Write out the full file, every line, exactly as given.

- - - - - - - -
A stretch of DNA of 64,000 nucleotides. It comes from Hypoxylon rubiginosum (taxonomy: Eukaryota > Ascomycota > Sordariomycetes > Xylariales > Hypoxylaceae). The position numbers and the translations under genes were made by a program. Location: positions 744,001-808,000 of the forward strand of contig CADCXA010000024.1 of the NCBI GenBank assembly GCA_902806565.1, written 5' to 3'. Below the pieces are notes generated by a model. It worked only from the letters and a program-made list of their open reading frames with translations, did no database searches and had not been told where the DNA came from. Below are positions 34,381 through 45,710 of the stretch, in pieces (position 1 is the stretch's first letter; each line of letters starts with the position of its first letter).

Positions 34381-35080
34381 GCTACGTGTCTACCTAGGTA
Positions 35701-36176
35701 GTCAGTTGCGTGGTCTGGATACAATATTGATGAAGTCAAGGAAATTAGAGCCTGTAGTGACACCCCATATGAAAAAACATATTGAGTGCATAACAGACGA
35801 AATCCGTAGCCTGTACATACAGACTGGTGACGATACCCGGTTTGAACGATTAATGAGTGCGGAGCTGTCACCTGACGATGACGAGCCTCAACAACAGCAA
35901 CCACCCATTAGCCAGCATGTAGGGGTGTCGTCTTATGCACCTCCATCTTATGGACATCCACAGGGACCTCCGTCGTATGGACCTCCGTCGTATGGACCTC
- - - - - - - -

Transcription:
A stretch of DNA of 64,000 nucleotides. It comes from Hypoxylon rubiginosum (taxonomy: Eukaryota > Ascomycota > Sordariomycetes > Xylariales > Hypoxylaceae). The position numbers and the translations under genes were made by a program. Location: positions 744,001-808,000 of the forward strand of contig CADCXA010000024.1 of the NCBI GenBank assembly GCA_902806565.1, written 5' to 3'. Below the pieces are notes generated by a model. It worked only from the letters and a program-made list of their open reading frames with translations, did no database searches and had not been told where the DNA came from. Below are positions 34,381 through 45,710 of the stretch, in pieces (position 1 is the stretch's first letter; each line of letters starts with the position of its first letter).

Positions 34381-35080
34381 GCTACGTGTCTACCTAGGTA
Positions 35701-36176
35701 GTCAGTTGCGTGGTCTGGATACAATATTGATGAAGTCAAGGAAATTAGAGCCTGTAGTGACACCCCATATGAAAAAACATATTGAGTGCATAACAGACGA
35801 AATCCGTAGCCTGTACATACAGACTGGTGACGATACCCGGTTTGAACGATTAATGAGTGCGGAGCTGTCACCTGACGATGACGAGCCTCAACAACAGCAA
35901 CCACCCATTAGCCAGCATGTAGGGGTGTCGTCTTATGCACCTCCATCTTATGGACATCCACAGGGACCTCCGTCGTATGGACCTCCGTCGTATGGACCTC